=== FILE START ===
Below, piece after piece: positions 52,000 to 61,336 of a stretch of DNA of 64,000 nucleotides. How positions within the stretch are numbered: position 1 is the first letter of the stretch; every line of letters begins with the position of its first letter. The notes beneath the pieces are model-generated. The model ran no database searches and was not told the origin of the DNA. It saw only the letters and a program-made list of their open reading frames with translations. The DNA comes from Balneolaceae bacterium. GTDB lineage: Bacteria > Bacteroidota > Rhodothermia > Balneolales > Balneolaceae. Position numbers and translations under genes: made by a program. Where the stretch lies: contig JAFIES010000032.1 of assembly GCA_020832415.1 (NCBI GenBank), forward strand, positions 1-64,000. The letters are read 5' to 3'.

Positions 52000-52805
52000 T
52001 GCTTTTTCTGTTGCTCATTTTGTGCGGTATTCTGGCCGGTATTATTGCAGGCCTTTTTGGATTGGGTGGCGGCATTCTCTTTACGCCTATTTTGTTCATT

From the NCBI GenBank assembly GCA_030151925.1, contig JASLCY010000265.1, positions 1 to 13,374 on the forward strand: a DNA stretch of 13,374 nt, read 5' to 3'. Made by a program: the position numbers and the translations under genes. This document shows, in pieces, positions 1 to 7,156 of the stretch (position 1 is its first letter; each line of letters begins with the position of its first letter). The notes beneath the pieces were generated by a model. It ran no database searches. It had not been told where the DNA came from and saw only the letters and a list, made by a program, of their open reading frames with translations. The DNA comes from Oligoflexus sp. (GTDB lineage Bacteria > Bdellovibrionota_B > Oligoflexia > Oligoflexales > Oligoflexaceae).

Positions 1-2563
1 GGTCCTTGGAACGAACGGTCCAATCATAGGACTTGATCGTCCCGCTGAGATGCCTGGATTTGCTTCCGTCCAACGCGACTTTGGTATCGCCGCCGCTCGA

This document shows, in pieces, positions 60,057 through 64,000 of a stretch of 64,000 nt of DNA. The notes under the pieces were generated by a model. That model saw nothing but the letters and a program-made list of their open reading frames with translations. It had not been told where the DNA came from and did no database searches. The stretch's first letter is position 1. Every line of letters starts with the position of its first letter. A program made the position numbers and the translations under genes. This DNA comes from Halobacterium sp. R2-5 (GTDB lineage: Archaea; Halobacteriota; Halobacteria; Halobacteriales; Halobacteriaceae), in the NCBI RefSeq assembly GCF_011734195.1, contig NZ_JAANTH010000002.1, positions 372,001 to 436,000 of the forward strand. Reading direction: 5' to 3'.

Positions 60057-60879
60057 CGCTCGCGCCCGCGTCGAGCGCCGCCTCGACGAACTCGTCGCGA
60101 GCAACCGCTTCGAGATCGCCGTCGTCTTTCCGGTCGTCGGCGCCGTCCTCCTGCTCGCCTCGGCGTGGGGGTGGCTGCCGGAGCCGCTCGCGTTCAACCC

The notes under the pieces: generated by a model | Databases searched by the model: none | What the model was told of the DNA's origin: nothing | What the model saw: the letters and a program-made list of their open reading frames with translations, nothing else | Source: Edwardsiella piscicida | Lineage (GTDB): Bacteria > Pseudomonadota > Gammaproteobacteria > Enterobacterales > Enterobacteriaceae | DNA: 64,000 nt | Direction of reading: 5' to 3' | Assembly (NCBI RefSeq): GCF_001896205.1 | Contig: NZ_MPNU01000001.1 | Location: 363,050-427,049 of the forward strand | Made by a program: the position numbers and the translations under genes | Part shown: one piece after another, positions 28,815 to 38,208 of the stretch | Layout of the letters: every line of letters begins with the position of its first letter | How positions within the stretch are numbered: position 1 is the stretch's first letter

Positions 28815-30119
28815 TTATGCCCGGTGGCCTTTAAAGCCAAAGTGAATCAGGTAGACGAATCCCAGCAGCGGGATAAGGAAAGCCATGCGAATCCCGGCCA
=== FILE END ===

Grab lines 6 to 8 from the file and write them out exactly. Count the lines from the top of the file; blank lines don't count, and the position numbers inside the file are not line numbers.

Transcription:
Positions 1-2563
1 GGTCCTTGGAACGAACGGTCCAATCATAGGACTTGATCGTCCCGCTGAGATGCCTGGATTTGCTTCCGTCCAACGCGACTTTGGTATCGCCGCCGCTCGA

This document shows, in pieces, positions 60,057 through 64,000 of a stretch of 64,000 nt of DNA. The notes under the pieces were generated by a model. That model saw nothing but the letters and a program-made list of their open reading frames with translations. It had not been told where the DNA came from and did no database searches. The stretch's first letter is position 1. Every line of letters starts with the position of its first letter. A program made the position numbers and the translations under genes. This DNA comes from Halobacterium sp. R2-5 (GTDB lineage: Archaea; Halobacteriota; Halobacteria; Halobacteriales; Halobacteriaceae), in the NCBI RefSeq assembly GCF_011734195.1, contig NZ_JAANTH010000002.1, positions 372,001 to 436,000 of the forward strand. Reading direction: 5' to 3'.